In 1981, Jerry Miller was pulled off the street in Chicago, IL and picked out of a line up by a rape victim.  At trial, Miller was convicted of rape, robbery, aggravated kidnapping and aggravated battery.  In 2007, he became the 200th person to be exonerated by DNA.  That same DNA matched the DNA of an offender in the FBI's Codis DNA database, which became operational in 1998.  That means the real criminal not only got away with the 1981 rape, but that he committed at least one more crime that put him into the Codis database.

Charles T. "Ted" Dubbs was convicted of sexually assaulting two women in Dauphin County, PA in 2000 and 2001.  Both women identified him as their attacker.  Wilbur Cyrus Brown, II has been convicted of a series of similar attacks, and has confessed to the two attacks Dubbs was convicted of committing.  Did the eyes deceive?

Charles Dubbs in 1999
Dubbs in 1999
composite sketch
Composite Sketch
Wilbur Cyrus Brown, II in 2001
Brown in 2001


Are Innocent Imprisoned Because of Fingerprint Errors?  Florida
officials are reviewing hundreds of criminal cases because a fingerprint expert at the Seminole County Sheriff's Office botched at least two cases, including one involving a homicide.  They dropped a burglary case because the Florida Department of Law Enforcement concluded that the expert, Donna Birks, was wrong to say a fingerprint found on a stolen wallet belonged to the defendant.  The print was smudged and could not be adequately identified.  n the other case, FDLE said Birks misidentified a print found on a shell casing at the scene of a 2006 Altamonte Springs homicide.

California Panel Calls for Standards for Scientific Analysis, Evidence.
An influential California commission on May 3, 2007 said that forensic science errors are a major contributor to wrongful convictions and called for better training, more monitoring and stronger standards in the real world of "CSI."  The report cited the Innocence Project at New York's Cardozo Law School, which identified forensic science testing errors in 63% of a set of nationwide DNA exoneration cases analyzed.  The California commission also raised a red flag over the ability of the criminal justice system to expose mistakes in scientific evidence.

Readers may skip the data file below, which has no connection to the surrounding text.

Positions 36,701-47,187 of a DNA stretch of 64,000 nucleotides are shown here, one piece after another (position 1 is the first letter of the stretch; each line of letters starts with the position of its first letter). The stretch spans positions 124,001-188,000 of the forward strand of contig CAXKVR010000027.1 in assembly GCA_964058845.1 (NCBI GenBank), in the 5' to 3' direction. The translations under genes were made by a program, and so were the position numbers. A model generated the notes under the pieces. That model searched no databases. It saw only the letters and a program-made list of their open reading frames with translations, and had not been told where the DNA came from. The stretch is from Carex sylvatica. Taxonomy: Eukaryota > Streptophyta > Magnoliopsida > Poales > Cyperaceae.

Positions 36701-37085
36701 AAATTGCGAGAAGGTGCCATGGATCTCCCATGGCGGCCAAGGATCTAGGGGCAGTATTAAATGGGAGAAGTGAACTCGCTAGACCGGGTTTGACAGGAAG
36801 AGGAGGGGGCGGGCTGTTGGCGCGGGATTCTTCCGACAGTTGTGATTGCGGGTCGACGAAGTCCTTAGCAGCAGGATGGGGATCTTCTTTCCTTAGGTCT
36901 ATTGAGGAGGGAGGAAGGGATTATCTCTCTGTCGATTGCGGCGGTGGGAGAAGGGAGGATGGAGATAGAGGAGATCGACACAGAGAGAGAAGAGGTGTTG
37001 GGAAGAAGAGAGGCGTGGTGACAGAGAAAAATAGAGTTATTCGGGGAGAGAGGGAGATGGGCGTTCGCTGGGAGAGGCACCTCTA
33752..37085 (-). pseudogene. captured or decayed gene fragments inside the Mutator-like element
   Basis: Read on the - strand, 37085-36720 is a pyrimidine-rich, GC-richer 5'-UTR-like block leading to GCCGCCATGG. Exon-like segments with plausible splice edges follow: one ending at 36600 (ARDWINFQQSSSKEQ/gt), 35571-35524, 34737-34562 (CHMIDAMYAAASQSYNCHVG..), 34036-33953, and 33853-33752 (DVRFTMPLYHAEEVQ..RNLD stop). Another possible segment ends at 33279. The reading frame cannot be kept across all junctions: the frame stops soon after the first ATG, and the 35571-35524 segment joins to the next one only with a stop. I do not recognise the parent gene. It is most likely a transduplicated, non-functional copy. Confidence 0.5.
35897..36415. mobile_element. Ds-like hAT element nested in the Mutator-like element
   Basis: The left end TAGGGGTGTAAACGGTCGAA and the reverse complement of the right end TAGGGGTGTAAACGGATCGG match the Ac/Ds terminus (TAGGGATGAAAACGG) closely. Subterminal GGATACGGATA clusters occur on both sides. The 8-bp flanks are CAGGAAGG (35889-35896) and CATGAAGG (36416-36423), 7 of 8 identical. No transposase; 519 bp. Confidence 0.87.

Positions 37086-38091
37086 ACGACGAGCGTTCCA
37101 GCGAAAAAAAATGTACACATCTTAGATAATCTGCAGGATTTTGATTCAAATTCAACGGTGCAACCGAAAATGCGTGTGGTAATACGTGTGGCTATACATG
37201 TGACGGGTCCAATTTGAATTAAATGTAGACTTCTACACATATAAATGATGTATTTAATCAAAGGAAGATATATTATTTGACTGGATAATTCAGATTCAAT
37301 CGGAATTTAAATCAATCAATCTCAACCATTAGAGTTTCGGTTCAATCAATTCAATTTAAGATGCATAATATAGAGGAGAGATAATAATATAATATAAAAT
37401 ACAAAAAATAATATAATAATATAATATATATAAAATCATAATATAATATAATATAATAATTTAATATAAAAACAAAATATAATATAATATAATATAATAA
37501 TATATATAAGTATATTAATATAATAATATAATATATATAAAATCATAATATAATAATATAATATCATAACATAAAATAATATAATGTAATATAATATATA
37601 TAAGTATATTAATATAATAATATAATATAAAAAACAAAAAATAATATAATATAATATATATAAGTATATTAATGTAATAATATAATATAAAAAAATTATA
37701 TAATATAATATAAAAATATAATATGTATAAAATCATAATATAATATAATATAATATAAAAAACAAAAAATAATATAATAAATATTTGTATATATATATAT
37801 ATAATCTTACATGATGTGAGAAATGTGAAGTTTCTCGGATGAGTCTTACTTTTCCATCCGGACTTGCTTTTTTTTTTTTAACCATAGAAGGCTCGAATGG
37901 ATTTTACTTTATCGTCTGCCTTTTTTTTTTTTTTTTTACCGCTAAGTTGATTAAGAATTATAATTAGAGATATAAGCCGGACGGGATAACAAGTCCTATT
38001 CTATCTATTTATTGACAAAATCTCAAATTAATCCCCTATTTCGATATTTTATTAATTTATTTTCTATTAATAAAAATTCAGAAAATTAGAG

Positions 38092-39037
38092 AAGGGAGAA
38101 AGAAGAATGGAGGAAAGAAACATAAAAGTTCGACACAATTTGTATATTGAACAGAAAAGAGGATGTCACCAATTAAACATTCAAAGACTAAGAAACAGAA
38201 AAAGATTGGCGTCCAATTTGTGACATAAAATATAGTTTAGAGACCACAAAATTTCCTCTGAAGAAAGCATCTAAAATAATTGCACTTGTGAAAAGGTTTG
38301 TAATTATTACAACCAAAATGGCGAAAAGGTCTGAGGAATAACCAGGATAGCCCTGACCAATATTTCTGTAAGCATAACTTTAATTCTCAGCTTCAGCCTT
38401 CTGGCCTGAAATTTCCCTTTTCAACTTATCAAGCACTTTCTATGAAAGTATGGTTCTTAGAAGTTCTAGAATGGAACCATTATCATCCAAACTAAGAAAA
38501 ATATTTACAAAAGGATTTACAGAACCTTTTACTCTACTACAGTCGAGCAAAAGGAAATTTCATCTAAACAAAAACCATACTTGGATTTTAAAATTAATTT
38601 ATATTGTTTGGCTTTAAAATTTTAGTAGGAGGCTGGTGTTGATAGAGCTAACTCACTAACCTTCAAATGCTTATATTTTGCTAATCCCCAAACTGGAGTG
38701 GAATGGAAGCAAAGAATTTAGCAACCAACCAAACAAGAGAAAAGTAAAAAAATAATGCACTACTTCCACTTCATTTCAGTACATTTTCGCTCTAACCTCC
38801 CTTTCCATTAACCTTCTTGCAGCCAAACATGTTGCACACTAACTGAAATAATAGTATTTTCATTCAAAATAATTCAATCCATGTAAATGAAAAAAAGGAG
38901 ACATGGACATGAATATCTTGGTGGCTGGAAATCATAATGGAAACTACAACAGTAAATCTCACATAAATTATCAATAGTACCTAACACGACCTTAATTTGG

'Oops -- Clerical ErrorIn April 2005, an Indianapolis, Indiana judge exonerated Harold Buntin of robbery and rape charges based on DNA test results, but the rest of the justice system didn't find out about the decision for two more years. Court officials found that a bailiff or clerk failed to properly enter and distribute the order clearing Buntin.  Instead, the order was sent to storage.  He spent an extra two years in prison for a crime he didn't commit.

False Allegations of Child Abuse

Victims of Faulty Diagnoses by Dr. Charles Smith
Toronto, Ontario (Canada)

In Toronto, Ontario (Canada), errors were found in 20 of 45 autopsies, dating back as far as 1991, performed by former provincial pathologist Dr. Charles Smith. Twelve of those cases resulted in criminal convictions and one in a finding of not criminally responsible. 

The first to be exonerated was William Mullins-Johnson, who spent 12 years in prison for the rape and murder of his niece.  A 2005 review of Dr. Charles Smith's autopsy and diagnosis found the the child had not been raped or strangled, but choked to death on her own vomit caused by a chronic stomach ailment.

Sherry Sherrett, one of the 12, convicted of killing her own infant son, is seeking a full public inquiry into Dr. Smith's work.  The 2006 review shows her son was not murdered.

Louise Reynolds spent 2 years in jail awaiting trial after Dr. Smith said she stabbed her 7-year-old daughter, Sharon, to death with scissors. Charges were dropped after it was demonstrated little Sharon was mauled by a pit bull.

In 1998, Dr. Smith accused Louise and Marco Trotta of suffocating their 4-month-old son, Paulo. Louise served 5 years in prison; Marco was sentenced to 15 years, and had served 9 years when the review indicated little Paulo suffocated on his bedding.

CBC In Depth takes a closer look at Dr. Charles Smith: The Man Behind the Public Inquiry